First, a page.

Maggie Haberman and Ben Smith have a piece at Politico on how politicians seeking to cut state budgets are taking aim at state and local government workers.

One of the political footballs here is whether state and local employees are paid "too much." The right and, increasingly, the mainstream media have emphasized that, on average, state and local workers make substantially more than private-sector workers.

On average, this is true. But, just over 50 percent of state and local workers have a four-year college degree (or more), compared to only about 30 percent in the private sector. And the typical state and local worker is about four years older (and therefore has about four years more labor market experience) than the typical private-sector worker. Once you control for just these two factors, the average state and local worker earns *less* than a comparable private-sector worker. (For details, see (1) Keith Bender and John Heywood, "Out of Balance?" and (2) my recent report for CEPR, "The Wage Penalty for State and Local Government Employees.")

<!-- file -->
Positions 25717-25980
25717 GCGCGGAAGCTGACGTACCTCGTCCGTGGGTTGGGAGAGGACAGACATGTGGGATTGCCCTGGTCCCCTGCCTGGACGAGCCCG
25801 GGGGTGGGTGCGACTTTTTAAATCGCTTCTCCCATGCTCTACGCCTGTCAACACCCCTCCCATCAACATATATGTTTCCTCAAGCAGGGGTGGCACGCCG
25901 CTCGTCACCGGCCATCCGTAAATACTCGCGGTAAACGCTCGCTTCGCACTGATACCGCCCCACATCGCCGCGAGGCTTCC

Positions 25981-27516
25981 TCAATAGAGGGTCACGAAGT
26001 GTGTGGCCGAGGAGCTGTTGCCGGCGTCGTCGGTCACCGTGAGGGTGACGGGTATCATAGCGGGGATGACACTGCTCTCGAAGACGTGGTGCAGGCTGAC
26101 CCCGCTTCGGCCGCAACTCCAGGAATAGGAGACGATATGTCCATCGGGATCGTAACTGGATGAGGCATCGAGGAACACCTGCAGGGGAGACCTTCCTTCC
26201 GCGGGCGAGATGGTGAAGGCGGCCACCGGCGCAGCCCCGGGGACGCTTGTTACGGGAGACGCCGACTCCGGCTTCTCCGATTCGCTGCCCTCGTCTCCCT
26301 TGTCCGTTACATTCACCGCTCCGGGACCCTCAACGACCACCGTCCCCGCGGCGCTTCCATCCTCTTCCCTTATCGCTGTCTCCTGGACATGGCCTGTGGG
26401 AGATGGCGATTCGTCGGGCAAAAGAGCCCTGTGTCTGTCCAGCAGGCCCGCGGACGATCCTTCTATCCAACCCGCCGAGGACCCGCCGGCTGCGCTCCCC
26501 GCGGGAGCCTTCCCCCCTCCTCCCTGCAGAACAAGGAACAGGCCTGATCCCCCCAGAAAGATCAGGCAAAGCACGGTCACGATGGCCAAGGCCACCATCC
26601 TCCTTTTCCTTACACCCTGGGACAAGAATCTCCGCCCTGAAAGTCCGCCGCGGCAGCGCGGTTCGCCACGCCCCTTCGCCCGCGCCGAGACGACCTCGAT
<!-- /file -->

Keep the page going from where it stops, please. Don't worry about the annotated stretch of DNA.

These analyses refer to wages and salaries only. There are no data that would allow a comparable analysis that includes benefits, but Bender and Heywood do a good job showing that factoring in benefits doesn't change the picture much. (I make the same argument less formally here, too).

There are a lot of reasons that benefits don't change the picture that much, but one is that about 30 percent of state and local workers do not participate in Social Security. As a result a significant chunk of S&L pension spending goes just to make up for their employees' loss of Social Security income in retirement.